Researcher in the Spotlight: Liang Li

My research concerns robust self-localization algorithms for mobile robots.

Hello, my name is Liang Li and my research concerns robust self-localization algorithms for mobile robots. Within the Mobile Perception Systems research group of the Department of Electrical Engineering, I utilize deep learning-based methods to match two input point clouds – a kind of odometry. The odometry results are then fused with robot motion data provided by inertial measurement units and wheel encoders. The deep learning-based point cloud matching is illustrated in Figure 1.

Figure 1. Deep point feature-based point cloud matching network


Traditional point-wise registration methods do not perform well under random initialization. Local feature-based registration algorithms have thus emerged, facilitating robust initial point-to-point correspondences. All current learning-based methods need to select local patches or interest points in advance, meaning that they are not end-to-end methods. Besides, most current methods also need to convert point clouds into another type of feature before feeding them into deep neural networks.

Our method aims to solve these problems and to generate precise registration results accordingly. We have created a direct deep learning-based point cloud registration method: DPFNet. This does not need to sample small patches from the overlapping region but can input the point cloud directly. In the many cases in which we do not have a priori knowledge or good initialization, DPFNet solves the sampling problem. We have also proposed a soft-correspondence-based loss function to deal with loose point pairs brought on by Farthest Point Sampling (FPS). Experimental results have validated the proposed method in both indoor and outdoor datasets and in terms of generalization. Our method is comparable with the state-of-the-art and outperforms it in some respects.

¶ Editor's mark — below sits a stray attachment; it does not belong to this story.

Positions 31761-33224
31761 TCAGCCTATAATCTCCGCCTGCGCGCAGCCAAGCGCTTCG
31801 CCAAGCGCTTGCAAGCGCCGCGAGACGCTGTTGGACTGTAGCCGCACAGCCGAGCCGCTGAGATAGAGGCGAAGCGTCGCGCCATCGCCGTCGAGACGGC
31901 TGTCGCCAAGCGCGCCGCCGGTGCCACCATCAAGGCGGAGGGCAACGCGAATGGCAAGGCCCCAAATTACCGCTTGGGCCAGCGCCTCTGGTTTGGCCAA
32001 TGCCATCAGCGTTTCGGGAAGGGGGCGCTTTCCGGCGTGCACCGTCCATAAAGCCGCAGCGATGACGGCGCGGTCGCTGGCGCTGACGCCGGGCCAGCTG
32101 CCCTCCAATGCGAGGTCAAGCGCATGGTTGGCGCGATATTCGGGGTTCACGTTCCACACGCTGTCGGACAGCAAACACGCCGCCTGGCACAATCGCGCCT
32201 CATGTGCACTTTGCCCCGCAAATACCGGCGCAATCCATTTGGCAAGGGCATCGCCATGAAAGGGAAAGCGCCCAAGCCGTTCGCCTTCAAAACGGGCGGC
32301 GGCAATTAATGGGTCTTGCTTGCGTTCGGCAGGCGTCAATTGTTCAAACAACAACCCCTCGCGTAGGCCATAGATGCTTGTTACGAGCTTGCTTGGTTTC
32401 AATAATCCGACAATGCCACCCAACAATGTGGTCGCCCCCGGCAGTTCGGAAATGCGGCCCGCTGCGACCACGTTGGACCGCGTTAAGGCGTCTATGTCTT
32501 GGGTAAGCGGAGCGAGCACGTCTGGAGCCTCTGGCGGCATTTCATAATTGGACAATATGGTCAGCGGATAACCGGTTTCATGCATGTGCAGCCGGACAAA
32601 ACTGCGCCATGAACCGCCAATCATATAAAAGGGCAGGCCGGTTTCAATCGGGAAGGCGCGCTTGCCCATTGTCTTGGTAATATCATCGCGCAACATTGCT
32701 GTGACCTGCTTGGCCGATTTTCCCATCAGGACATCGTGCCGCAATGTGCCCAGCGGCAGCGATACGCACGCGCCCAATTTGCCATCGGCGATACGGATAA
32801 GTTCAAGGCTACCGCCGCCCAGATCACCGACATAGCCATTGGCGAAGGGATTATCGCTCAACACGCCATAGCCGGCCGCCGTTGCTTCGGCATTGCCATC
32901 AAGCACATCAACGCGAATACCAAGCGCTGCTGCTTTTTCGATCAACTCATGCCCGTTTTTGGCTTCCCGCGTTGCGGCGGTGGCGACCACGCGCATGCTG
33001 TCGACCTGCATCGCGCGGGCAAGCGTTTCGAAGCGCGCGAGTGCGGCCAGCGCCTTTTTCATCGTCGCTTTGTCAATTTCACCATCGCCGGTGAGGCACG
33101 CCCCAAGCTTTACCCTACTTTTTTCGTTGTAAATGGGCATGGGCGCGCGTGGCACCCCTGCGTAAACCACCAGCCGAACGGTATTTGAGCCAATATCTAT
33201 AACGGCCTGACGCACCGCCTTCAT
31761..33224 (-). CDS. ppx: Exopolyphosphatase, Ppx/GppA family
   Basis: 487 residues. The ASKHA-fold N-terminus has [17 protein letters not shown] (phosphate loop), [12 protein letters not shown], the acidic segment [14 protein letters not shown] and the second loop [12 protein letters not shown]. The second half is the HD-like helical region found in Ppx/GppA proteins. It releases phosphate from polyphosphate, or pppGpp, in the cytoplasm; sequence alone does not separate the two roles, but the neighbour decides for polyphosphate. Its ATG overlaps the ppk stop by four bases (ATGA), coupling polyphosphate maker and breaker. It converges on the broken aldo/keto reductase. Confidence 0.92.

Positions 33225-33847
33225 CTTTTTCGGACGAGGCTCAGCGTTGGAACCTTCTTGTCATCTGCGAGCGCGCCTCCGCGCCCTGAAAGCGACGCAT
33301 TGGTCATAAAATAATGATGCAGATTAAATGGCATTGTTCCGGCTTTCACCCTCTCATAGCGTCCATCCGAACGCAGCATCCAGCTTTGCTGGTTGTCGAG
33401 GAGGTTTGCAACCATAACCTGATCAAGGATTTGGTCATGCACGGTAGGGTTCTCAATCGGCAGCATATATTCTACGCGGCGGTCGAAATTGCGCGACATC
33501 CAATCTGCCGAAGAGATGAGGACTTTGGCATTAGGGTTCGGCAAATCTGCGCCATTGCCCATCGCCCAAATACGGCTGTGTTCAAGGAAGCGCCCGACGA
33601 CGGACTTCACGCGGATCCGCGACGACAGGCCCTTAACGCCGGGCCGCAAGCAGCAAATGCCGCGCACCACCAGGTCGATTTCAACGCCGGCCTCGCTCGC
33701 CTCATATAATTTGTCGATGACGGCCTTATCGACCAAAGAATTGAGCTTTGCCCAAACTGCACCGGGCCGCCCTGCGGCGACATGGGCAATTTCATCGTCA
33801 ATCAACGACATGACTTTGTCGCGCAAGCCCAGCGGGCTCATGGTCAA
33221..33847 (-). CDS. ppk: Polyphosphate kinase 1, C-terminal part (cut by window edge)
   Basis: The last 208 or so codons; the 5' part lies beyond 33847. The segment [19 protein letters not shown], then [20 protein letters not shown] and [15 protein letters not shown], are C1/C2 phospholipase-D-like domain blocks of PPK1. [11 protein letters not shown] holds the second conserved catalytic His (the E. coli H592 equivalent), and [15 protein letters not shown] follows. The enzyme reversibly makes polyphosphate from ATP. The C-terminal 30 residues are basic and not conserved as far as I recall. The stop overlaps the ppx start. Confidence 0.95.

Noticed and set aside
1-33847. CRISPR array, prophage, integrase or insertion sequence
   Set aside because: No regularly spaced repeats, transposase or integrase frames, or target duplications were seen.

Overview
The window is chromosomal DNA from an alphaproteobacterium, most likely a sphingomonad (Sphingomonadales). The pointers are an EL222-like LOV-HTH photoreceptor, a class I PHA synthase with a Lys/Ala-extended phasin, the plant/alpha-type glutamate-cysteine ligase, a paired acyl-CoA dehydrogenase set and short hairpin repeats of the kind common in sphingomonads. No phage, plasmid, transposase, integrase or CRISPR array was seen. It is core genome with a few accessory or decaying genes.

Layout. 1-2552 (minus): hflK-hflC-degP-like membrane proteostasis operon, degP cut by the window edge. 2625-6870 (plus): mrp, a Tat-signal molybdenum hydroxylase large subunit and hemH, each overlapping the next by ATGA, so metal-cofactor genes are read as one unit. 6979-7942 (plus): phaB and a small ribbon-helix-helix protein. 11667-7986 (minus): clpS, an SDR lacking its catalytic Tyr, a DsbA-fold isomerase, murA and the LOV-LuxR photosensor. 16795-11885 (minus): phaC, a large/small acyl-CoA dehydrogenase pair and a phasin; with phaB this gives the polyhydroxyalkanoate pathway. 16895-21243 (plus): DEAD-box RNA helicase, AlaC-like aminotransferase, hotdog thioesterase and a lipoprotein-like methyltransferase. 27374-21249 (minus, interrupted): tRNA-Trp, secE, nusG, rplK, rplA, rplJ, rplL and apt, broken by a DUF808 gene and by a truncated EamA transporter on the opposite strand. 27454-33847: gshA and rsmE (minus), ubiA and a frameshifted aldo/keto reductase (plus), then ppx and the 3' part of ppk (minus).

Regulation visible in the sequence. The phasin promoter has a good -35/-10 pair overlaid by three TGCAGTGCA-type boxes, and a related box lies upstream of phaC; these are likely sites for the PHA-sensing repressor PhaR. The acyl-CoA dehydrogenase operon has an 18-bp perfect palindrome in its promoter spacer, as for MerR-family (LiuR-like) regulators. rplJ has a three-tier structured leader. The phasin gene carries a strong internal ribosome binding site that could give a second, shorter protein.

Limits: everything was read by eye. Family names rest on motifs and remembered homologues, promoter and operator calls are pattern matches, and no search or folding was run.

Figure 2.

Achieving the best performance

The recall curves of different methods under various thresholds are shown in Figure 2, from which we can see that DPFNet outperforms the other four in terms of recall. Though the proposed method is not the best in terms of precision, the gap between them is tiny. This indicates that precision is good across all methods so long as the point clouds are matched successfully.

Bob Hendrikx also work on localization for robots, but he uses some handcrafted features such as pillars. Our methods can serve as baselines for one another: we test our algorithms to see what the pros and cons of deep learning-based methods are when compared to handcrafted feature-based localization. The basic conclusion is that deep learning-based methods need very precise data in order to train the neural network, but the results are precise and robust. Handcrafted feature-based localization does not need precise data, but the robustness is usually not as good.

Future stability

These results will be of interest to companies or researchers who need to localize their robots robustly. For indoor robots in particular, traditional dead reckoning or odometry methods suffer from drift and accumulative errors. Our method can improve the robustness of localization substantially without being affected by frequent environmental changes. For future work, we plan to improve the point sampling method as some salient points need to be selected to ensure that sampling is stable across different point clouds.